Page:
Seed World

Watermelon: Everyone’s Favorite Summer Treat Has Global Roots

When you’re getting ready for summer, there’s one treat that really comes onto the scene (and no, it’s not ice cream): watermelon. That large, summer fruit has roots that extend across the globe.

It’s estimated that the first watermelon was harvested in Egypt, but a lot of archaeological remains of watermelons — mostly seeds! — have been found in northeastern Africa. Here are a few more facts to bolster your knowledge about watermelons:


  • 5,000 Years Ago: The first recorded watermelon harvest occurred in Egypt.
  • 2,000 Years Ago: Sweet, dessert watermelons emerged in the Mediterranean.
  • 7th Century: Watermelon started being cultivated in India.
  • 10th Century: Watermelon found its way to China.
  • 13th Century: The Moors introduced watermelon into the Iberian Peninsula, and it found its way across southern Europe.
  • 17th Century: Watermelon was planted widely throughout Europe and had become a familiar garden crop.
  • 1576: Watermelon was found growing in Florida and was thought to be brought to the New World by European colonists as well as the slave trade from Africa.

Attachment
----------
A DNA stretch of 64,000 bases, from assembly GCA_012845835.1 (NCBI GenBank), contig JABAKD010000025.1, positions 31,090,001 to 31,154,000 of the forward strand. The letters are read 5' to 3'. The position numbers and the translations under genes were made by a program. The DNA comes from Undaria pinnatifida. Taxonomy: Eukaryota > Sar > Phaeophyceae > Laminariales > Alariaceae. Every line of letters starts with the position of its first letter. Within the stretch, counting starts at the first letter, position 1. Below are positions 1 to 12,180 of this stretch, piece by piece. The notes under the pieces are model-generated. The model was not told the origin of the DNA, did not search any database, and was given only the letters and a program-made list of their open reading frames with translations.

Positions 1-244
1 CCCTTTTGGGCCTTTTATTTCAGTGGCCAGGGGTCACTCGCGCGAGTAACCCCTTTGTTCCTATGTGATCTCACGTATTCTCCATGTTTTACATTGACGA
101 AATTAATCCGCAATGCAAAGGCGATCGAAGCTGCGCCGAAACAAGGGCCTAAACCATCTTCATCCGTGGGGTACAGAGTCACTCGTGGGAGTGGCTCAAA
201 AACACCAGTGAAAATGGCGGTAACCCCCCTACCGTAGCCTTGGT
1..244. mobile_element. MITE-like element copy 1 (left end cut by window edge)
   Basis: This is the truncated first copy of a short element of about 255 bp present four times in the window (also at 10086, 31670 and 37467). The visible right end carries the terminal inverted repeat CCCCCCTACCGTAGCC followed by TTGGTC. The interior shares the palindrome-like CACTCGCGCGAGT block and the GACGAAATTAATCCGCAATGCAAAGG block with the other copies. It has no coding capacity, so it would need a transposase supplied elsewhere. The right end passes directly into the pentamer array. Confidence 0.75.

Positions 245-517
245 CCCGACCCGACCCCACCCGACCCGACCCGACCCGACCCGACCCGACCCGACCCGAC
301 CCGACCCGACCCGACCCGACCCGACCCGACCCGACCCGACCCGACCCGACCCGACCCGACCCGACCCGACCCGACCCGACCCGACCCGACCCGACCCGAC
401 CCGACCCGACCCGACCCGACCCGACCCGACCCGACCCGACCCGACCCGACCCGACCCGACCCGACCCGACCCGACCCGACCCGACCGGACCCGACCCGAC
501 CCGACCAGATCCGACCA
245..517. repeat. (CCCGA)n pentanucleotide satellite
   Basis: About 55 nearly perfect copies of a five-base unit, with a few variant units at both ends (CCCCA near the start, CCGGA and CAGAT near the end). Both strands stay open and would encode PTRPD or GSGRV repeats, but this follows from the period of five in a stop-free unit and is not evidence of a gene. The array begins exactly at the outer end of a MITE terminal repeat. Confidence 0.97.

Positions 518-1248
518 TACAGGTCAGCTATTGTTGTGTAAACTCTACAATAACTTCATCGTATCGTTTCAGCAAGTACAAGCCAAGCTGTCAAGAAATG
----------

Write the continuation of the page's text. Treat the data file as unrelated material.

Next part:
• 1629: Watermelon was found in Massachusetts and was being cultivated more widely throughout the Americas.
  • 1950s: Seedless watermelon was introduced by crossing a diploid watermelon with a tetraploid strain.


7th is the rank of the U.S. in worldwide watermelon production, with China ranked as No. 1.

1,200 is the number of varieties of watermelon grown across 96 countries worldwide.

$500 million is the amount of watermelon commercially grown in the U.S. each year.

75 feet is the world record for spitting watermelon seed, set at a festival in Texas in 1995.

350.5 pounds is the weight of the world’s heaviest watermelon, grown by Chris Kent in Tennessee in 2013.


  • Watermelon history dates so far back, you can find references to watermelon in the Bible. Watermelon is one of the foods the Israelites longed for after leaving Egypt in Number 11:5.
  • The Greeks and Romans considered watermelon to have medicinal properties — specifically, physicians such as Hippocrates and Dioscorides used it as a diuretic and a treatment for children who suffered heat stroke.
  • The first cookbook published in the U.S. — American Cookery by Amelia Simmons from 1796 — contains a recipe for watermelon rind pickles.
  • In Japan, a technique for growing square watermelons has been perfected — those square melons sell for between $75-$100 each.
  • Because watermelons had a great water content, early explorers used watermelons as canteens.

Sources: National Library of Medicine,, University of Missouri